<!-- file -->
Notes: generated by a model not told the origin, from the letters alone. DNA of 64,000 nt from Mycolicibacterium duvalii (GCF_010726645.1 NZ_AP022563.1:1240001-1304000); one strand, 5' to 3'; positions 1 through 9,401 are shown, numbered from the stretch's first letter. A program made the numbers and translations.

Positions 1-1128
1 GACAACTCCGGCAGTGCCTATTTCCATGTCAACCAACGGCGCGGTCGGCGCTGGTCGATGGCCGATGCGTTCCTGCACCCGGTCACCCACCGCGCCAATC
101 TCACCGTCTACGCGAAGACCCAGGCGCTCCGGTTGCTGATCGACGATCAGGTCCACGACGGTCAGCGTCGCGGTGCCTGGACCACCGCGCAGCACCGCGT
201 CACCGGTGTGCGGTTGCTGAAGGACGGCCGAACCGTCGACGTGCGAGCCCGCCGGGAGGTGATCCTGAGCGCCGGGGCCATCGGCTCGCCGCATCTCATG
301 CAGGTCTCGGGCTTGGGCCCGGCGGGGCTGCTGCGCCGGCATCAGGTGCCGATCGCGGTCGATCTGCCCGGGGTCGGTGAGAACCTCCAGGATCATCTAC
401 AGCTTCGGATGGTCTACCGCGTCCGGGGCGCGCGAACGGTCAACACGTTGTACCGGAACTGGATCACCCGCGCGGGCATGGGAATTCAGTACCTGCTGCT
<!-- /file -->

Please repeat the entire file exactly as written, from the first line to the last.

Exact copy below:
Notes: generated by a model not told the origin, from the letters alone. DNA of 64,000 nt from Mycolicibacterium duvalii (GCF_010726645.1 NZ_AP022563.1:1240001-1304000); one strand, 5' to 3'; positions 1 through 9,401 are shown, numbered from the stretch's first letter. A program made the numbers and translations.

Positions 1-1128
1 GACAACTCCGGCAGTGCCTATTTCCATGTCAACCAACGGCGCGGTCGGCGCTGGTCGATGGCCGATGCGTTCCTGCACCCGGTCACCCACCGCGCCAATC
101 TCACCGTCTACGCGAAGACCCAGGCGCTCCGGTTGCTGATCGACGATCAGGTCCACGACGGTCAGCGTCGCGGTGCCTGGACCACCGCGCAGCACCGCGT
201 CACCGGTGTGCGGTTGCTGAAGGACGGCCGAACCGTCGACGTGCGAGCCCGCCGGGAGGTGATCCTGAGCGCCGGGGCCATCGGCTCGCCGCATCTCATG
301 CAGGTCTCGGGCTTGGGCCCGGCGGGGCTGCTGCGCCGGCATCAGGTGCCGATCGCGGTCGATCTGCCCGGGGTCGGTGAGAACCTCCAGGATCATCTAC
401 AGCTTCGGATGGTCTACCGCGTCCGGGGCGCGCGAACGGTCAACACGTTGTACCGGAACTGGATCACCCGCGCGGGCATGGGAATTCAGTACCTGCTGCT